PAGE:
Friday, January 20, 2017

BrizCommuter becomes AucklandCommuter

Auckland AM Class train at Britomart terminus. 
In the second part of BrizCommuter's trip to New Zealand, BrizCommuter provides a review of Auckland's public transport system. Auckland is New Zealand's principle city with 1,500,000 population, and 1/3 of New Zealand's entire population. Auckland's population is equivalent to 75% of Brisbane, and 45% of SE Queensland's population.

Services are coordinated by Auckland Transport under the AT Metro brand. Rail, bus, and ferry operations are all privatised. Auckland's train services are operated by Transdev Auckland, with the trains and stations belonging to Auckland Transport and the rail infrastructure belonging to KiwiRail.

Auckland's rail system has only recently been electrified and almost fully duplicated, with a new fleet of AM class EMUs. There are four lines, the Western Line, Eastern Line, Southern Line, and the short Onehunga Line. Weekday off-peak frequencies are every 20 minutes (30 minutes on Onehunga Line). Weekend off-peak frequencies are every 30 minutes. Peak frequencies are generally consistent at every 10 minutes, or better on the Southern Line (30 minutes on Onehunga Line). Train services end quite early at around 10:30pm, apart from on weekends. For a city of Auckland's size, the off-peak frequencies are acceptable, and peak frequencies excellent.

It was observed that trains arriving from one line, would usually become a service on a different line when departing from Auckland's Britomart terminus. Impressively fast turnarounds of just 2 to 3 minutes were observed on multiple occasions at Britomart.

Automatic gap filler
The new AM class trains are 3-car units, with most peak services consisting of 6-cars. All off-peak services were observed as running 3-cars only. As with Wellington, the platforms are relatively low. The centre carriage in each 3-car unit has a low floor section for wheelchair and pram access. The end carriages have high level seating. All doorways have an automated gap filler, which makes accessibility far better than in Brisbane. The use of gap fillers does make a noticeable increase in dwell time. Right of way permission buttons are located at each doorway, allowing guards to roam through the train.

The train network is currently limited to 20 trains per hour (tph) due to there only being 2 tracks into the 5 track Britomart terminus. There is also a flat junction outside of Britomart which can cause minor delays. The City Rail Link tunnel is currently under construction which will run under Auckland's CBD from Britomart to Mt Eden, allowing for a doubling of capacity and a more direct route for Western Line services.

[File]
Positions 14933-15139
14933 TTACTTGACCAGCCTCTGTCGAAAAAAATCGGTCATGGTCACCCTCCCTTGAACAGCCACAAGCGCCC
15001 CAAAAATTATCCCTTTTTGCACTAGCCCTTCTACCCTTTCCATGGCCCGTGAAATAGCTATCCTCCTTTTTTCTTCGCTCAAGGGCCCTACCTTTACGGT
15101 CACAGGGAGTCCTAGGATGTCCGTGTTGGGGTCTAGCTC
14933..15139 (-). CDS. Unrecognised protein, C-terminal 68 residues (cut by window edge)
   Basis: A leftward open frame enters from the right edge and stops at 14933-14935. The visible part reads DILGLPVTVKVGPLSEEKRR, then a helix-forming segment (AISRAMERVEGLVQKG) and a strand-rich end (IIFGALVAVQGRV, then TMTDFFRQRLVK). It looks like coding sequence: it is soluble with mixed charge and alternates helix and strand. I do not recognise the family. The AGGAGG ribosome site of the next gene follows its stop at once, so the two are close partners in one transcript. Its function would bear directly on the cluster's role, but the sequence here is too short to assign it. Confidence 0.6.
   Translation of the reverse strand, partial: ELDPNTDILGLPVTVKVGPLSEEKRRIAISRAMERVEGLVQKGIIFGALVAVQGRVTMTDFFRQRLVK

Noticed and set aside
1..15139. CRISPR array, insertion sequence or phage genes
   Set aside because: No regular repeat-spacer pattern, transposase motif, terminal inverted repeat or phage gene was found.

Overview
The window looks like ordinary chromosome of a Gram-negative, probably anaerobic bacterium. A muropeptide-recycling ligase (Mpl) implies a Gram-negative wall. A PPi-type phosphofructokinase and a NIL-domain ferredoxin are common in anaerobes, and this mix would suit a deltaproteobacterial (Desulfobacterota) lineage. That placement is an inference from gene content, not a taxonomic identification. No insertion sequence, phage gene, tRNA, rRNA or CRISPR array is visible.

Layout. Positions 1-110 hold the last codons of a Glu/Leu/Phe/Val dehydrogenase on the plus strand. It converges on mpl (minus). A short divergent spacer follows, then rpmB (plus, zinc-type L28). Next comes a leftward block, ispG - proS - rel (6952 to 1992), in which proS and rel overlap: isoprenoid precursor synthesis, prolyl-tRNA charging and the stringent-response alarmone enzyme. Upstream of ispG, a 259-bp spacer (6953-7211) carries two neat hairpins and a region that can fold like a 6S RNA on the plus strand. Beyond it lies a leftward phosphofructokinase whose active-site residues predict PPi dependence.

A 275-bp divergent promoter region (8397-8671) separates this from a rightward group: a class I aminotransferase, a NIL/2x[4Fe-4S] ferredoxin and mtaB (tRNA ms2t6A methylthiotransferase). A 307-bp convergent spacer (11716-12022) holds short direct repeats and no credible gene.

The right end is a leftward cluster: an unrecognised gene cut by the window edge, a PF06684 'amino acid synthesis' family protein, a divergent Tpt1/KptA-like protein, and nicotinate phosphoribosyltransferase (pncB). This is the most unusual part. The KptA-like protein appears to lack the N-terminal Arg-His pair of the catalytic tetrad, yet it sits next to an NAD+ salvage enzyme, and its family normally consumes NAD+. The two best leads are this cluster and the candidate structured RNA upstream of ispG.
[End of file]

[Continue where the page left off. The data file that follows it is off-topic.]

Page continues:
No barrier pedestrian crossing
Other rail observations are that full station car parks are an issue in Auckland as well as Brisbane, and pedestrian level crossings do not have barriers (only lights and audible warning).

Auckland's bus network was also recently re-designed, allowing the city to have twice as many high frequency bus routes as Brisbane. Some train stations such as Panmure have a bus interchange for efficient bus connections, and unlike Brisbane, many high frequency bus routes by-pass the CBD or feed rail.  Auckland has a Northern Busway, which serves (unsurprisingly) the Northern Suburbs that lack a train line. There is provision for this to be converted to light rail. Thanks to some political long term thinking, Mangere Bridge has also been designed to allow an extension of the Onehunga Line to Auckland Airport.

Auckland also has an extensive ferry network, which links some Northern suburbs and many of Auckland's islands. The main ferry terminus is adjacent to Britomart station.

Auckland's smart card is the AT HOP card, which has a relatively high $10 purchase fee. Fares are reasonable, unless you have to use a more expensive paper ticket. Most train stations are unstaffed, but seem to have at least 2 ticket and top-up machines for redundancy.

Auckland's public transport has improve considerably in the last few years. Unlike in Brisbane, where bus network reform was obstructed by Brisbane City Council in 2013, Auckland has a highly efficient bus network. Unlike Brisbane, train services are reliable, with reasonable and consistent frequency. Finally, unlike Brisbane, Auckland is constructing an underground rail tunnel to increase rail capacity through the CBD. Brisbane's politicians need to take a serious look at Auckland to see how public transport can be improved.

1 comment:

  1. These appear to be unrealistic "futuristic" vision of rail transport. Self-sealing gaps. Well timed services. Utter Utopian nonsense. It's all fine and well in practice, but it would never work in theory.


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